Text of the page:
How can it be that such a seemingly one dimensional education system can exist in a society that is suffering from widespread workplace disengagement in our teenagers and young adults? Surely it’d be better—indeed, a solution—to provide greater variety of choice for the upcoming generation. I rejoiced when I heard the UN talk about inclusive and equitable quality education and promotion of lifelong learning opportunities for all. Before you scoff at the notion consider that it only sounds so fanciful because we’re pitifully so far away from achieving it at this stage. It’s not really a utopian vision given the skills, abilities, dreams, drive, determination, spirit, and exuberance that can be found in any classroom up and down the land.
Isaac told our videographer exactly what he’s said to multiple teachers and education leaders over the years. It’s a heart-rending watch in many ways because he speaks for a generation, as the UN’s research proves.
According to the International Labour Organisation, globally there are 202 million people who are unemployed and 40% of them are youths. There’s a much more serious point here than it means they don’t have money to buy video games. When young people are disengaged from education and the workplace they become disconnected from society. The knock-on impact is disastrous for individuals, families, and communities.
This isn’t a political column and the interdependence theme is worth keeping in mind, but when some young people are falling by the wayside even in affluent communities, we have to accept some of the responsibility as a society. When a young person is working towards the goals of an apprenticeship they enjoy, or well supported by an employer, they look forward to going to work every morning and are less prone to distractions. The working environment puts young people alongside successful, inspiring adults that many aspire to emulate one day. They start to see what it takes to earn promotions, bring up a family, and contribute to their community. We’ve got to make sure that all young people, regardless of skillset, gets such opportunities.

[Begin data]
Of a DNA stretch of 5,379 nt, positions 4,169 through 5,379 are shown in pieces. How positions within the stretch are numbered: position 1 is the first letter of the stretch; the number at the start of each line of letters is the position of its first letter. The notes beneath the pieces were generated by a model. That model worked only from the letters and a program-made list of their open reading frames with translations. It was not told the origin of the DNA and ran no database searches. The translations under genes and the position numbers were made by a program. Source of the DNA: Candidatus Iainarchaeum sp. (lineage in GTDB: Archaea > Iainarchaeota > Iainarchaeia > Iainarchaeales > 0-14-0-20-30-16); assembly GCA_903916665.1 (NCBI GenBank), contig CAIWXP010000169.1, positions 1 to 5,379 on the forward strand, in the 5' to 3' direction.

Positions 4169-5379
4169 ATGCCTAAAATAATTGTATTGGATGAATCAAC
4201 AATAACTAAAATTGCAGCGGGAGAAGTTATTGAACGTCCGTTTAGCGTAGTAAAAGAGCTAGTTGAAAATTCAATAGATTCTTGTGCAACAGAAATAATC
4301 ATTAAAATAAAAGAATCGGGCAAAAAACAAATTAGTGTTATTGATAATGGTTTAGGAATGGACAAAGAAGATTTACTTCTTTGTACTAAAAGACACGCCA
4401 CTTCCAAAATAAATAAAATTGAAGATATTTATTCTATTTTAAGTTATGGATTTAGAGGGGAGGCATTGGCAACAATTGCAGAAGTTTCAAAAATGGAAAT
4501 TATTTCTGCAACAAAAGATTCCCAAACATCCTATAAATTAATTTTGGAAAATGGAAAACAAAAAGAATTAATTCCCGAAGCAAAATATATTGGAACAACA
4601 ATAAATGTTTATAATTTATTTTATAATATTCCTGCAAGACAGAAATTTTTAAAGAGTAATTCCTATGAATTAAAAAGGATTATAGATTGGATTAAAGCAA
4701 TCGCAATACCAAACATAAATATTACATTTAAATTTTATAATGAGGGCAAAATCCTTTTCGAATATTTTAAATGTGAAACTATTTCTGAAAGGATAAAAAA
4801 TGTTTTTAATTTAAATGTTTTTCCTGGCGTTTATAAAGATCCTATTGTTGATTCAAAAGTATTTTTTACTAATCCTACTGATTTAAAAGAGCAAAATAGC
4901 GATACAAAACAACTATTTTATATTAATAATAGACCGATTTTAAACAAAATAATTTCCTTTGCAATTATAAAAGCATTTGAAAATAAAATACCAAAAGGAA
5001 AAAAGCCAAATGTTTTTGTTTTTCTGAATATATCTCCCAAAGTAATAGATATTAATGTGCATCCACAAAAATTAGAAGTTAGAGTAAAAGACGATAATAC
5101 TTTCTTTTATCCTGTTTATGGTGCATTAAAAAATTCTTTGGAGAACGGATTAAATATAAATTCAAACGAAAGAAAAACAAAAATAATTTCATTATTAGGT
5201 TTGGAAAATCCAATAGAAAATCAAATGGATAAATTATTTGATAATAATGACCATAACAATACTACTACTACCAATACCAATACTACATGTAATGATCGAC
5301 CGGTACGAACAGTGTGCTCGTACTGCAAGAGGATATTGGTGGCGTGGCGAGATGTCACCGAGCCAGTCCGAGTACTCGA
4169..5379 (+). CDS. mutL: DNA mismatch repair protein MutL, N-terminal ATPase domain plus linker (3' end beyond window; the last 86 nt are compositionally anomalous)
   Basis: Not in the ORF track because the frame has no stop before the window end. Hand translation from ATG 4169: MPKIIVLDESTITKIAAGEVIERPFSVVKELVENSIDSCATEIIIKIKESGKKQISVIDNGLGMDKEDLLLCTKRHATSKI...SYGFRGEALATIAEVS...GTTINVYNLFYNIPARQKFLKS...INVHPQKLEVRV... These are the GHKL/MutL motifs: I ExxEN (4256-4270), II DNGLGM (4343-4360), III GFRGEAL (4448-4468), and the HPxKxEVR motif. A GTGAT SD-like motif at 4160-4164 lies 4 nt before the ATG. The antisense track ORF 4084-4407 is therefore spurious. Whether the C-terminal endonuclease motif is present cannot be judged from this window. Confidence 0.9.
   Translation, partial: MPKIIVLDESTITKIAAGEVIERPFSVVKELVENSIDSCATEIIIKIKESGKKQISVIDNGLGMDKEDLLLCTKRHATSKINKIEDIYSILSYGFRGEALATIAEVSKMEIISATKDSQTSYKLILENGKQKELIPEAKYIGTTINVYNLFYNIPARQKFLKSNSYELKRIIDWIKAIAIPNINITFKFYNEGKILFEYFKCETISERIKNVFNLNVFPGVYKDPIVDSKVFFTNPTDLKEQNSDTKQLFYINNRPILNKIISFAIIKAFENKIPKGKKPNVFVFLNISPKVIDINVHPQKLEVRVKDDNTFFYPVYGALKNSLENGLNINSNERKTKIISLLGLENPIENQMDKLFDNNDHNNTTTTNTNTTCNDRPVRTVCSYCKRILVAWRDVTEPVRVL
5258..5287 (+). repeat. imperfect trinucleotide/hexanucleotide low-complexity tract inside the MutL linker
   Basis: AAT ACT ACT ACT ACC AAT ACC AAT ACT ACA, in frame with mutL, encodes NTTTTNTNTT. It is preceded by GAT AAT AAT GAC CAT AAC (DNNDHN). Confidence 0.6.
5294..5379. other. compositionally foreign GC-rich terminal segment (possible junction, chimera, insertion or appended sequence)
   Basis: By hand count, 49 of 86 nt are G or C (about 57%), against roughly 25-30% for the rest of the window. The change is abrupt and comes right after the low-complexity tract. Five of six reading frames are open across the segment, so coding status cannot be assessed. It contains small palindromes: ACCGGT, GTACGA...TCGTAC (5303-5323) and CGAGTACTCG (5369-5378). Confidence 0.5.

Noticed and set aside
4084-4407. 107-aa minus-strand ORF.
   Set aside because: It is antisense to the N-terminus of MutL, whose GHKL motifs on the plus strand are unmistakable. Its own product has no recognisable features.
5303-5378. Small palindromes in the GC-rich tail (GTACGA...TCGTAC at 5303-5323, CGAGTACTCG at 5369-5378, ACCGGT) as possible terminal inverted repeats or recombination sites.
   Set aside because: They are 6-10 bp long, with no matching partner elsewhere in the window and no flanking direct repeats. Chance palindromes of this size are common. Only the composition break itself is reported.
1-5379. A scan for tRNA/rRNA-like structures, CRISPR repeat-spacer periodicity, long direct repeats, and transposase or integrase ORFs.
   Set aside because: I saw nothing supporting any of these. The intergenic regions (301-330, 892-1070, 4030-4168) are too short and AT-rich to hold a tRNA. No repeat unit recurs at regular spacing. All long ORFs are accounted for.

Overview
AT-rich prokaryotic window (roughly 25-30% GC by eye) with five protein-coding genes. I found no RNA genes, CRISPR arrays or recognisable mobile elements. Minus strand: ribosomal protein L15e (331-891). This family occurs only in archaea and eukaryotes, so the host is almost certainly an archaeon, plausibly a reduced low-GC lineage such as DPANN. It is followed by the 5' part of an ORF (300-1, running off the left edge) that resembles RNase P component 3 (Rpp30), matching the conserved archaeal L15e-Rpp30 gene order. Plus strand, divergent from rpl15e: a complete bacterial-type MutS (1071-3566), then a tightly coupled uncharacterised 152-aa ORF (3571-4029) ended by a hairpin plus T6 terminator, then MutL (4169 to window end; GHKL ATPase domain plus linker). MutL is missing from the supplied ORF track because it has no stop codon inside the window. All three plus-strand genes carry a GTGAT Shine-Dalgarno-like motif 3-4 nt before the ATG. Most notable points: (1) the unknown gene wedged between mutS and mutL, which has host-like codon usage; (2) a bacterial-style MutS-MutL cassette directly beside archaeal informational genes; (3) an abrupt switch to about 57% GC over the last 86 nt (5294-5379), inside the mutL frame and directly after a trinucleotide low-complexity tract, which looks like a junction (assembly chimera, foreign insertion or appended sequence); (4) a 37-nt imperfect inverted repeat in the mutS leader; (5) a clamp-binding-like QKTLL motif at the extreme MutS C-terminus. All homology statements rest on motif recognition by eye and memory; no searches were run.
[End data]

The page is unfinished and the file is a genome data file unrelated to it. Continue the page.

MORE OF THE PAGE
Lead by example
Employers would do well to consider the bigger picture. I’ve detected too much reluctance from business leaders and company owners over the years—in my sector and others—who are hesitant to introduce widespread apprenticeship schemes or employ those without experience because they fear investment of time and money will be wasted.
“They just want me to pay for their qualifications then they’ll leave,” is the common, cynical approach. “What if we give them all our knowledge and they take it elsewhere,” is another. “Possibly the most infuriating of all is: “What if they let us down or walk away halfway through the course?”
In my experience, working with young people is the most rewarding, uplifting thing a company owner can do. The positive difference that can be made to a young life far outweighs the inevitable patience that sometimes has to be shown and investment required. That’s not to say all our apprentices stay with us for the long-term; Jessie Boskovic and Josh Chipps, for example, both completed courses at SP and decided their future was elsewhere. But I wished them well and am proud to have contributed to their careers. Zoe Silk and Josh Young are still with us—and I hope they stay—but no regret will be attached to any future decisions either makes.
Ok, if the day of the photo-shoot with the graduation certificate I received a resignation letter I might be a bit put out but it’s more likely that an employer will get out what they put into an apprentice or young employee. Obviously, if they’re poorly treated or made to feel surplus to requirements they will look for the exit door. Further, if a business owner wears “investment in youth” as a badge of honour and / or expects a gold star for starting an apprenticeship scheme, it could well backfire.
Meeting the objectives of the UN, for example, will only be achieved with a sincere approach and a commitment to making a positive difference.
Have you got capacity to do more for the next generation?